Liberal MP Joe Peschisolido introduced a petition condemning the practice of birth tourism in the House of Commons Friday.
Peschisolido said he is seeking “concrete measures” to “eliminate” an industry that appears to be growing in a relative grey area, particularly in Richmond, B.C., where his home riding of Steveston-Richmond East is situated.
“The birth tourism industry must be dismantled and ultimately shut down,” Peschisolido said in a news release.
The petition was signed by 10,822 people.
Speaking to Glacier Media, Peschisolido said those concrete measures are to be determined, and he and the federal Liberals are unwilling to consider changes to Canada’s unconditional birthright citizenship (jus soli) rights – unlike the Conservatives – which underpin the motives of foreign nationals coming to Canada to give birth for the explicit purpose of obtaining automatic citizenship for their newborn — sometimes referred to as a “passport baby” or “anchor baby.”
Some Conservatives, including Richmond Centre MP Alice Wong, have proposed ending unconditional birthright citizenship rights.
Peschisolido said he wants those entering Canada on tourist visas to continue to have this right, on “philosophical” grounds.
“I don’t believe we should start making distinctions,” he said.
Instead, he is pointing to a three-level government approach to disrupt the industry. He said he’s spoken to federal ministers Ralph Goodale, Ahmed Hussen and Bill Blair, who are in charge of public safety, immigration and border security, respectively. A response to the petition from them is expected in 45 days. But Peschisolido provided no details on what exactly they can do.
As it stands, it is not illegal to come to Canada to give birth, as long as an applicant is honest.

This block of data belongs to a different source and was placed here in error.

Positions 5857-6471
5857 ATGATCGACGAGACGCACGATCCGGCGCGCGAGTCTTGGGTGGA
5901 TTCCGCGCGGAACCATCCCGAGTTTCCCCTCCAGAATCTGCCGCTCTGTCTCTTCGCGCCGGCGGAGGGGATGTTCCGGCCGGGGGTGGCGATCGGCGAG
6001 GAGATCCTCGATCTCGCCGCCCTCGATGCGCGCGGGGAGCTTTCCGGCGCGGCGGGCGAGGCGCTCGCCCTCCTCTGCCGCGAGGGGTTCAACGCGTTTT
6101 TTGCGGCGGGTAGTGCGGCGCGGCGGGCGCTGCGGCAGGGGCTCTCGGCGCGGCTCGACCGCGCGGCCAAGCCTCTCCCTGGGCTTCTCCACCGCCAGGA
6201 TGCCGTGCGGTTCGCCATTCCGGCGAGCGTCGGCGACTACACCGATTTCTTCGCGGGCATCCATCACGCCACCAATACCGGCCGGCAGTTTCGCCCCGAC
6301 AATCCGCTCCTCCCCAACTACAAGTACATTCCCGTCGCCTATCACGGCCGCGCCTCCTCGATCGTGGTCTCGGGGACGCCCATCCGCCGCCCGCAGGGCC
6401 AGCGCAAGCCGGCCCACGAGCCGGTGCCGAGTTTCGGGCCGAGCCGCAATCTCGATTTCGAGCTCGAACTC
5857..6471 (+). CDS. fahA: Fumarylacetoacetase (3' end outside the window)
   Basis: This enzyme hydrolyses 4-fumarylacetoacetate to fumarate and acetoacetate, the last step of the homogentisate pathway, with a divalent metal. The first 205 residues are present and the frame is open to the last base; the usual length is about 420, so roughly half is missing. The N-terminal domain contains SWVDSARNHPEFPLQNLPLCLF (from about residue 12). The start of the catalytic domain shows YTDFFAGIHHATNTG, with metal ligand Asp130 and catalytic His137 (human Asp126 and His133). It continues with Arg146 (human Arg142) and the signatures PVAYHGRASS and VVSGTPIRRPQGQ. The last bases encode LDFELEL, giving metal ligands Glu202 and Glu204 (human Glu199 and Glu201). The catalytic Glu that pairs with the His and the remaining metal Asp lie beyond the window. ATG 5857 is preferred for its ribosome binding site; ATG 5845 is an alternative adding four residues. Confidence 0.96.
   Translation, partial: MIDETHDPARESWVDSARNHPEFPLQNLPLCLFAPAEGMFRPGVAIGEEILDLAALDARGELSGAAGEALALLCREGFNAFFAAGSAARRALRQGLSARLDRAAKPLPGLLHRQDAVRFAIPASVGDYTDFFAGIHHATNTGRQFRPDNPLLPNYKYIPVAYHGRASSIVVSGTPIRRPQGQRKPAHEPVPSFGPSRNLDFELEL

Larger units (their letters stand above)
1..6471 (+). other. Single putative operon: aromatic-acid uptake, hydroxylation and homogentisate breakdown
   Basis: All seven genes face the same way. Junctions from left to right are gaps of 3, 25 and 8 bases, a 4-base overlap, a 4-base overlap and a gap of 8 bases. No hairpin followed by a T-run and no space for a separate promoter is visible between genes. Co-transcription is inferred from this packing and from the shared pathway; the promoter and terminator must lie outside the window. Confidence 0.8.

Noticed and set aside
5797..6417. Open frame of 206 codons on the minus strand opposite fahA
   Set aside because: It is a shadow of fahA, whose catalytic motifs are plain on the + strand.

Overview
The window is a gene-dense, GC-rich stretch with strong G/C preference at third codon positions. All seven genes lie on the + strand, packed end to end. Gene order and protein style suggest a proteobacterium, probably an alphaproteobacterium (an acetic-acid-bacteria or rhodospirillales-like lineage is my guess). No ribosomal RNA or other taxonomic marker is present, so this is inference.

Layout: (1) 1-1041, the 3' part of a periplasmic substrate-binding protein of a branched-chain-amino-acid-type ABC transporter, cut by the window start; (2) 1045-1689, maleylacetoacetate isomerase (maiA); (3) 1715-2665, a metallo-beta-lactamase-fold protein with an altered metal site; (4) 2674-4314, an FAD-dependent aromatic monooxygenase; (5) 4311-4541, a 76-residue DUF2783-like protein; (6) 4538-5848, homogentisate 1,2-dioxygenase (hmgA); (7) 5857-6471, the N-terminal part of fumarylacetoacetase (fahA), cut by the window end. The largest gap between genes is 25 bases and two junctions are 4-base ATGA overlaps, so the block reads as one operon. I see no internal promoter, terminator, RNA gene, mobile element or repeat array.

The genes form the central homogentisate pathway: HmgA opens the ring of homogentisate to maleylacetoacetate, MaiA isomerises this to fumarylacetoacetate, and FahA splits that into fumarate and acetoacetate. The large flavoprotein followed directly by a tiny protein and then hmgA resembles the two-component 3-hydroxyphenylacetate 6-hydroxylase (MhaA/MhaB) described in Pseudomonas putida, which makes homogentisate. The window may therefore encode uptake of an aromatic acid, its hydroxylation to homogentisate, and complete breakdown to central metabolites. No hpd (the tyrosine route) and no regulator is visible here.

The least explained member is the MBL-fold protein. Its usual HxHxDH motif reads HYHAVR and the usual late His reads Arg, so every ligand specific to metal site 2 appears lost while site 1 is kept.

Peschisolido said “even [U.S. President] Donald Trump” has resisted changing jus soli rights, although those are protected in the U.S. Constitution – but not in Canada’s Charter of Rights and Freedoms.
Meanwhile, “municipal and provincial governments must also address and come to grips with birth tourism,” he said.
He offered no suggestions as to what a municipality can do. But he said he’s aware of 23 birth tourism hotels operating in Richmond.
These home-based businesses help mothers register at hospitals and book doctor appointments, among other services. They legally rent bedrooms to mothers for periods longer than 30 days.
Petitioner Kerry Starchuck, a Richmond resident, said municipalities such as Richmond should proactively ensure theses businesses have licenses and comply with tax, health and transportation regulations.
“We have to deter it as much as possible,” she said.
Richmond-Queensborough MLA Jas Johal has previously suggested charging foreign nationals much higher delivery fees to dissuade them from coming to the hospital. But the province’s Hospital Act would need to be changed, as hospitals are only allowed to operate on a non-profit basis.
Peschisolido suggested birth tourism agencies and doctors facilitating non-residents could be more scrutizined.
He also expressed the desire to compile better data on the industry.
The frequency with which birth tourism occurs in B.C. and across Canada may be significantly underreported.
For example, expectant foreign mothers typically register at Richmond Hospital using their Richmond address, and so provincial data on non-resident births in B.C. are vastly underreported because B.C. Vital Statistics compiles data from addresses on registration forms and not the number of uninsured, non-residents of Canada paying to give birth.
Whereas Richmond Hospital reported 299 “self-pay” births from non-resident mothers in the 2015-16 fiscal year and 379 in the 2016-2017 fiscal year, Statistics Canada reported only 99 births in B.C. in 2016 where the “place of residence of [the] mother [is] outside Canada.” Across Canada there were only 313 such births reported in 2016. That is in stark contrast to a court document in the U.S., reported by NBC, citing a study showing 40,000 babies a year are delivered by women on tourist visas.
The B.C. Ministry of Health said this summer it is planning to change its reporting practices.
Non-residents paying to give birth at Richmond Hospital accounted for 22 per cent of all births last year, up from 17 per cent the year prior.
In the 2017/2018 fiscal year, Vancouver Coastal Health reported 474 babies born in Richmond to 469 non-residents of Canada, who were invoiced $6.2 million, of which $1.1 million has yet to be paid, according to officials.
Nurses in the hospital have decried the practice as an abuse of the public health care system.